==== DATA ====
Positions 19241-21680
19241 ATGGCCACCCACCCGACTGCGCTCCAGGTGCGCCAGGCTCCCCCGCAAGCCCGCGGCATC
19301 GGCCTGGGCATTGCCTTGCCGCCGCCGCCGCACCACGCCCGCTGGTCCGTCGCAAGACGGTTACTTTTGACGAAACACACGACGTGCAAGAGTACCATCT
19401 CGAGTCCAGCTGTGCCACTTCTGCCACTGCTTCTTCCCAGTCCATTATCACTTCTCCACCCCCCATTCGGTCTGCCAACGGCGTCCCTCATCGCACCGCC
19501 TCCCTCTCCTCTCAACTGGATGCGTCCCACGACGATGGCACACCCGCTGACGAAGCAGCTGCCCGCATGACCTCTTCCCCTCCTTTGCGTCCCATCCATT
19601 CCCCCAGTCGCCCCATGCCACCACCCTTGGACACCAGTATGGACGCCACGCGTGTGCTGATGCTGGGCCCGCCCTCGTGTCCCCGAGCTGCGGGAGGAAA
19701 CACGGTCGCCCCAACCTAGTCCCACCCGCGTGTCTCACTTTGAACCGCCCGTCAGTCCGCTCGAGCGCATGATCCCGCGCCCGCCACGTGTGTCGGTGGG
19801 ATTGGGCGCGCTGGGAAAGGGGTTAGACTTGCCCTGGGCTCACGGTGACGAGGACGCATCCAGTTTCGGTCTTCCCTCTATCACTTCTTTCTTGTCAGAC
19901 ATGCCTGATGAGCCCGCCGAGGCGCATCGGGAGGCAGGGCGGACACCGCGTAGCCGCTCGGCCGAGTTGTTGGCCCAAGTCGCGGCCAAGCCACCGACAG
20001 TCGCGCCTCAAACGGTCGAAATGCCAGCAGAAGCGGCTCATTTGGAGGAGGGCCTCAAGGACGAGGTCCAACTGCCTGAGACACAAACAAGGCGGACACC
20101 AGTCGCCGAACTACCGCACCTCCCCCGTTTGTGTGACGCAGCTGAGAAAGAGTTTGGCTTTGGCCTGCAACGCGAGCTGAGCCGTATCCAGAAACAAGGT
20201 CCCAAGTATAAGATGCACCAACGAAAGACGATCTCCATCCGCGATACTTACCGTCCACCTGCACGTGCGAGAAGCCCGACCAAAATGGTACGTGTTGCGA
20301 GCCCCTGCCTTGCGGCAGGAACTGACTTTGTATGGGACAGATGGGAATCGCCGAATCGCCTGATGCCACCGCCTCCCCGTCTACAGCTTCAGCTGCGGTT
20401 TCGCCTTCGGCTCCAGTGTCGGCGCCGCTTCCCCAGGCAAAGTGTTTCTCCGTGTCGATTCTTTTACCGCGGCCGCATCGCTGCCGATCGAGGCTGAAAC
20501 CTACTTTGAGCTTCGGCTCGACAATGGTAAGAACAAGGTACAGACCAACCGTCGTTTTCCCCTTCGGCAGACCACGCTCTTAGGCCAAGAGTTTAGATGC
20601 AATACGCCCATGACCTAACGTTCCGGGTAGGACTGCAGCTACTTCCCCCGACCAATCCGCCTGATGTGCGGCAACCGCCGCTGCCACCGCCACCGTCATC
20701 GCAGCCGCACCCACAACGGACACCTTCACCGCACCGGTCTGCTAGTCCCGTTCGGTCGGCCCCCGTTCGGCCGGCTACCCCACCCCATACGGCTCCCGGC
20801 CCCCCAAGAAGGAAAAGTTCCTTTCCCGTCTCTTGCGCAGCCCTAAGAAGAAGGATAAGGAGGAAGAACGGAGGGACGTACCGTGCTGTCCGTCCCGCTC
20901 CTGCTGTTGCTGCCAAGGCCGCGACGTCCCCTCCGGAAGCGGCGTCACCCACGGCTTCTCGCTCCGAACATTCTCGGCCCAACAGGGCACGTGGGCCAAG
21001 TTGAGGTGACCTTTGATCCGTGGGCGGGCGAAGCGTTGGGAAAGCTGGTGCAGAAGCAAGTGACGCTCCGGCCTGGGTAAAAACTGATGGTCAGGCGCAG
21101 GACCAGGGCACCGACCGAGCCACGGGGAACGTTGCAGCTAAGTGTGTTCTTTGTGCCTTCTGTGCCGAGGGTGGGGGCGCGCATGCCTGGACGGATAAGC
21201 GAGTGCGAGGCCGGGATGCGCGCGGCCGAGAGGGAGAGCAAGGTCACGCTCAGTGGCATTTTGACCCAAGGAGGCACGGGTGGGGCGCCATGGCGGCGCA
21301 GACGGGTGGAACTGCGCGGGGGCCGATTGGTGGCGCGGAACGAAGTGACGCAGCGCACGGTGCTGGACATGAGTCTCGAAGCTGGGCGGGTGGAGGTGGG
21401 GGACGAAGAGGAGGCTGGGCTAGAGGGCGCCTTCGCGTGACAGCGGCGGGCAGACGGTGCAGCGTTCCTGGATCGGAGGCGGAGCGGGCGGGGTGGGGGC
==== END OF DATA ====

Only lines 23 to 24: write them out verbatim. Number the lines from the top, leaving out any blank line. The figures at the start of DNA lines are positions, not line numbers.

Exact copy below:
21301 GACGGGTGGAACTGCGCGGGGGCCGATTGGTGGCGCGGAACGAAGTGACGCAGCGCACGGTGCTGGACATGAGTCTCGAAGCTGGGCGGGTGGAGGTGGG
21401 GGACGAAGAGGAGGCTGGGCTAGAGGGCGCCTTCGCGTGACAGCGGCGGGCAGACGGTGCAGCGTTCCTGGATCGGAGGCGGAGCGGGCGGGGTGGGGGC